Feb 17, 2012 (CIDRAP News) – Flu activity in the United States, Canada, and parts of Europe continues to increase, but for the most part, levels of both mild and severe illness are low compared with past flu seasons, the World Health Organization (WHO) said today.
Activity appears to have peaked in a few Northern Hemisphere locations, such as some countries in Western Europe, North Africa, and northern China, according to the WHO.
The H3N2 virus is still dominating in most parts of the world except for Mexico, which is seeing mainly the 2009 H1N1 virus, and China and its neighbors, which are reporting mostly influenza B.
The WHO said that although the 2009 H1N1 virus is circulating at low levels in most parts of the world, in Canada it is having a greater impact on children younger than 5 compared with seniors and in Europe it is responsible for a greater portion of hospitalizations for severe infections.
Flu activity in the United States continued its steady late-season rise last week, with the number of respiratory specimens testing positive for the virus rising from 10.5% to 15.5%, the US Centers for Disease Control and Prevention (CDC) said today. Some flu activity markers were still below their thresholds, including the percentage of deaths from pneumonia and flu and the percentage of doctor's visits for flulike illness.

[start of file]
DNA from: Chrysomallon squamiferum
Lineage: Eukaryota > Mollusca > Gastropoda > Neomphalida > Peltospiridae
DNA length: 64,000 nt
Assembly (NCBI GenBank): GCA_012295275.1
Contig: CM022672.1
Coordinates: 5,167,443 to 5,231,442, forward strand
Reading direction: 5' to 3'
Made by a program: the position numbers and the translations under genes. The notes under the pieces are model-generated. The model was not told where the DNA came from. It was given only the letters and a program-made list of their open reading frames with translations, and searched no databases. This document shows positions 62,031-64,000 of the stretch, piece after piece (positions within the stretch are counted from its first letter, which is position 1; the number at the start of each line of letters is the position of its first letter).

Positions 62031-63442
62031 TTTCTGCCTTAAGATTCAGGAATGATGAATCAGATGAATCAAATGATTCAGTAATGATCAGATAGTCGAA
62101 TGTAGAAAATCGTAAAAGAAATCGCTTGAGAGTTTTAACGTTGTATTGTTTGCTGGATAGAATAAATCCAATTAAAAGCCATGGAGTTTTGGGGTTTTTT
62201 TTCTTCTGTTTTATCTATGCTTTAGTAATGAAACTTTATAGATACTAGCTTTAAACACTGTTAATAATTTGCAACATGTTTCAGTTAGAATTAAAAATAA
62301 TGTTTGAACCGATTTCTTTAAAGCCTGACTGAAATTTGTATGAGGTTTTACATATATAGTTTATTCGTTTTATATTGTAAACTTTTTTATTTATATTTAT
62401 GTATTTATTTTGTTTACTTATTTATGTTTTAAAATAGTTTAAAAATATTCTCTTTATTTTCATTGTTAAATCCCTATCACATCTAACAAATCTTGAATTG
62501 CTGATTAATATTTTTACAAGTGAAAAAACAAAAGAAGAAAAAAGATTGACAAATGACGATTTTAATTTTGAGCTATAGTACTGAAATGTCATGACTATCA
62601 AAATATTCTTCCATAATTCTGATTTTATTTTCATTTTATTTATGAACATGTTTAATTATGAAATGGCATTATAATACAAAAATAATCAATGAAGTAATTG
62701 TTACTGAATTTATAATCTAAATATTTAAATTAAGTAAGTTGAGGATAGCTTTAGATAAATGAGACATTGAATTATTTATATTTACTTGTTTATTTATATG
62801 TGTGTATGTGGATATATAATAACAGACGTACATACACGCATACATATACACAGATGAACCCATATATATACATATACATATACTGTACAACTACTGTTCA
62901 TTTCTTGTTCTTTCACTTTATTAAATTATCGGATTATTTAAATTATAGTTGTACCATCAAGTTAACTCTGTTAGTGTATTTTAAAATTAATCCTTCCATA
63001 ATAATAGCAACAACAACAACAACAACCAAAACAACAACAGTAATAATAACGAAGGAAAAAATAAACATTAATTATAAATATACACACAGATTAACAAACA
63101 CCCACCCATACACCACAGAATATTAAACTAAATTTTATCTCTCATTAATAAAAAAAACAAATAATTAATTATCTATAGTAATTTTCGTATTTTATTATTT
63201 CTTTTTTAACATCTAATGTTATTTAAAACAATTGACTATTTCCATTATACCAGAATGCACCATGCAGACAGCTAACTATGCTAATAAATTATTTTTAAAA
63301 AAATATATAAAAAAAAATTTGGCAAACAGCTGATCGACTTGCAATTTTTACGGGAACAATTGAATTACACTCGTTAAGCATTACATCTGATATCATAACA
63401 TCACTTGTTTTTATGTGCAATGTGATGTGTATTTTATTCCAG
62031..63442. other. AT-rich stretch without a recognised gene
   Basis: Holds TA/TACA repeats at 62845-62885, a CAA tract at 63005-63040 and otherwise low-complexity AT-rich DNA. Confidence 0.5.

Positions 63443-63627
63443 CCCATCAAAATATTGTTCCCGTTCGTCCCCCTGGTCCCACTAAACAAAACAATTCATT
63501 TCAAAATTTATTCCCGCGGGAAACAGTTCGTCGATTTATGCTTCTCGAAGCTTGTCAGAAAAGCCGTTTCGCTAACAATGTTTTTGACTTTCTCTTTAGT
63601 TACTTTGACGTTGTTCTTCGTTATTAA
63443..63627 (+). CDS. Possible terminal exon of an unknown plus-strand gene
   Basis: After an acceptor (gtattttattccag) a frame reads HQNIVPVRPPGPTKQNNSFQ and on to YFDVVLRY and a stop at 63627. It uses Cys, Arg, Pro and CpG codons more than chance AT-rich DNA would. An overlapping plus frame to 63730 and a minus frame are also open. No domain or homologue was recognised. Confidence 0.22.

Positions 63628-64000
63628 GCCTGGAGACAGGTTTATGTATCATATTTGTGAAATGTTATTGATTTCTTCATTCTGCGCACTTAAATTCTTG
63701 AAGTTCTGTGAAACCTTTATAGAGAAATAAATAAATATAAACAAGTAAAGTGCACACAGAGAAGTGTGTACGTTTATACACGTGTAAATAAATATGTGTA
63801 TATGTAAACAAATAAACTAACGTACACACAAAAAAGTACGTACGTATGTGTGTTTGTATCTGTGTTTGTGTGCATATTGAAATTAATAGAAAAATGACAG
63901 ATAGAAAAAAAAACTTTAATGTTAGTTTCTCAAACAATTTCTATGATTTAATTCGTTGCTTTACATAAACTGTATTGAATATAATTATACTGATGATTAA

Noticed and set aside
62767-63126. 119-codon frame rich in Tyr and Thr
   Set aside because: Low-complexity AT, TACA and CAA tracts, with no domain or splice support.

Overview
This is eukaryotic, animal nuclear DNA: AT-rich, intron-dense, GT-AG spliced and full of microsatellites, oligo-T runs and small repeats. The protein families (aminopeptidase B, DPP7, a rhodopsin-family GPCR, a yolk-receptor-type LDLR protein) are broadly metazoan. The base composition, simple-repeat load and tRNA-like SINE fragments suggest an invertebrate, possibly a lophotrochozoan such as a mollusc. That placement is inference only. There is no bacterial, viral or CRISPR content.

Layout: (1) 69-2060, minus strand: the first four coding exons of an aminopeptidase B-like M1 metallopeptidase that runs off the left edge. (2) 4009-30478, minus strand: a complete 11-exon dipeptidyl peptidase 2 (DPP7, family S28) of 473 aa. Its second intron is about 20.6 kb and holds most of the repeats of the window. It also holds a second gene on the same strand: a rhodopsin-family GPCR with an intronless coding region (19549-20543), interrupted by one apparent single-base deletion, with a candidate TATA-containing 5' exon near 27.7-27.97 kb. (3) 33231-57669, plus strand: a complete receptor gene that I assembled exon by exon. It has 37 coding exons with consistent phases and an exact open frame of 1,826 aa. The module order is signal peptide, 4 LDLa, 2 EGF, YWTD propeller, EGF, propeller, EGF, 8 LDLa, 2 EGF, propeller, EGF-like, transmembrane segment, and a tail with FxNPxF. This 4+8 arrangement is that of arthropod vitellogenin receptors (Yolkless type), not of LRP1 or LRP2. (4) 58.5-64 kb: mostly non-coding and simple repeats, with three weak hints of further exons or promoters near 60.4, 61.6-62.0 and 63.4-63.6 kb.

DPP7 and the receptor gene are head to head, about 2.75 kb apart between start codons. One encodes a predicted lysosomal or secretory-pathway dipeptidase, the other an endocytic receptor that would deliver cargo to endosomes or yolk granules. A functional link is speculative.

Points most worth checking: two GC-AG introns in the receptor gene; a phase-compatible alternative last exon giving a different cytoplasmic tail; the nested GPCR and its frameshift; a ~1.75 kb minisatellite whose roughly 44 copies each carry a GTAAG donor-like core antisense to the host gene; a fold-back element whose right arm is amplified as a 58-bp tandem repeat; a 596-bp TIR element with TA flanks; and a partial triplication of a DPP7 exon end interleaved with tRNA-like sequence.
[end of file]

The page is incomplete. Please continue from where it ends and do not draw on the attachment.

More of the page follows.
California, as in the previous week, was the only state that reported widespread flu activity. Twelve states reported regional geographic spread, up from nine the week before.
The CDC received another report of a pediatric flu death, which occurred the week of Jan 21 and involved influenza B. The latest fatality raises the total for the season to three.
So far the H3N2 virus is still the dominant US strain, though 2009 H1N1 and influenza B strains are co-circulating, the CDC said. Of the small numbers of viruses that have been antigenically characterized, about 54% of the influenza B viruses are from the Yamagata lineage, which is not a component of the seasonal flu vaccine.
The CDC cautioned that globally the circulating influenza B strains are similar to the vaccine and that it's too early in the season to assess how well the vaccine matches the circulating strains.
The agency said it expects a continued increase in flu activity in the coming weeks.
Flu activity in Europe continued a slow but steady rise, with 17 countries reporting rising trends, the European Centre for Disease Prevention and Control (ECDC) said today. So far the spread of flu is showing significant variations in timing across the continent, without any clear geographic progression. Seven countries reported widespread flu transmission: Belgium, France, Italy, Norway, Portugal, Slovenia, and Spain.
Except for the Christmas and New Year holiday season, last week was the first time officials saw no rise in the number of respiratory specimens testing positive for influenza. The H3N2 virus is still the dominant strain across Europe, and ECDC lab analysis of flu isolates so far has found no resistance to neuraminidase inhibitors.
Feb 17 WHO influenza update
Feb 17 CDC influenza update
Feb 17 ECDC influenza update